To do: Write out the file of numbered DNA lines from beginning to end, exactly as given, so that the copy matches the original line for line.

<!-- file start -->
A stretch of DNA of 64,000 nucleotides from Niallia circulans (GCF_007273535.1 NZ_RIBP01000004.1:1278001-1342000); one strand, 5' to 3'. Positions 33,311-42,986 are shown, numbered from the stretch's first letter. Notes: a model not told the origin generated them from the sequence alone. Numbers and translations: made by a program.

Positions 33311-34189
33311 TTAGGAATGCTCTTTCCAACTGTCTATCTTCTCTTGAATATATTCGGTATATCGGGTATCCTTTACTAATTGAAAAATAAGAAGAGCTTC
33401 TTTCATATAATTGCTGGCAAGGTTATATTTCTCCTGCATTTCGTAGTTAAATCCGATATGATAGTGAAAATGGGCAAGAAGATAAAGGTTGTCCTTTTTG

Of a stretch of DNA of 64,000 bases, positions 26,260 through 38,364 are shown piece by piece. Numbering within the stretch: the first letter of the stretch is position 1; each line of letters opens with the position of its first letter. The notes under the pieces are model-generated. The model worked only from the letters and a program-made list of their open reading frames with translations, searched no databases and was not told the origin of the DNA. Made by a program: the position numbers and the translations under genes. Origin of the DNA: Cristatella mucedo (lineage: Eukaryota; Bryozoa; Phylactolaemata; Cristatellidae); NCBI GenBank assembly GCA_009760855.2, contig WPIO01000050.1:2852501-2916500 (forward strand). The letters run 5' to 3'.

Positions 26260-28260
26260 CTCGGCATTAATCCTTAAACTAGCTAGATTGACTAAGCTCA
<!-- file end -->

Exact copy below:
A stretch of DNA of 64,000 nucleotides from Niallia circulans (GCF_007273535.1 NZ_RIBP01000004.1:1278001-1342000); one strand, 5' to 3'. Positions 33,311-42,986 are shown, numbered from the stretch's first letter. Notes: a model not told the origin generated them from the sequence alone. Numbers and translations: made by a program.

Positions 33311-34189
33311 TTAGGAATGCTCTTTCCAACTGTCTATCTTCTCTTGAATATATTCGGTATATCGGGTATCCTTTACTAATTGAAAAATAAGAAGAGCTTC
33401 TTTCATATAATTGCTGGCAAGGTTATATTTCTCCTGCATTTCGTAGTTAAATCCGATATGATAGTGAAAATGGGCAAGAAGATAAAGGTTGTCCTTTTTG

Of a stretch of DNA of 64,000 bases, positions 26,260 through 38,364 are shown piece by piece. Numbering within the stretch: the first letter of the stretch is position 1; each line of letters opens with the position of its first letter. The notes under the pieces are model-generated. The model worked only from the letters and a program-made list of their open reading frames with translations, searched no databases and was not told the origin of the DNA. Made by a program: the position numbers and the translations under genes. Origin of the DNA: Cristatella mucedo (lineage: Eukaryota; Bryozoa; Phylactolaemata; Cristatellidae); NCBI GenBank assembly GCA_009760855.2, contig WPIO01000050.1:2852501-2916500 (forward strand). The letters run 5' to 3'.

Positions 26260-28260
26260 CTCGGCATTAATCCTTAAACTAGCTAGATTGACTAAGCTCA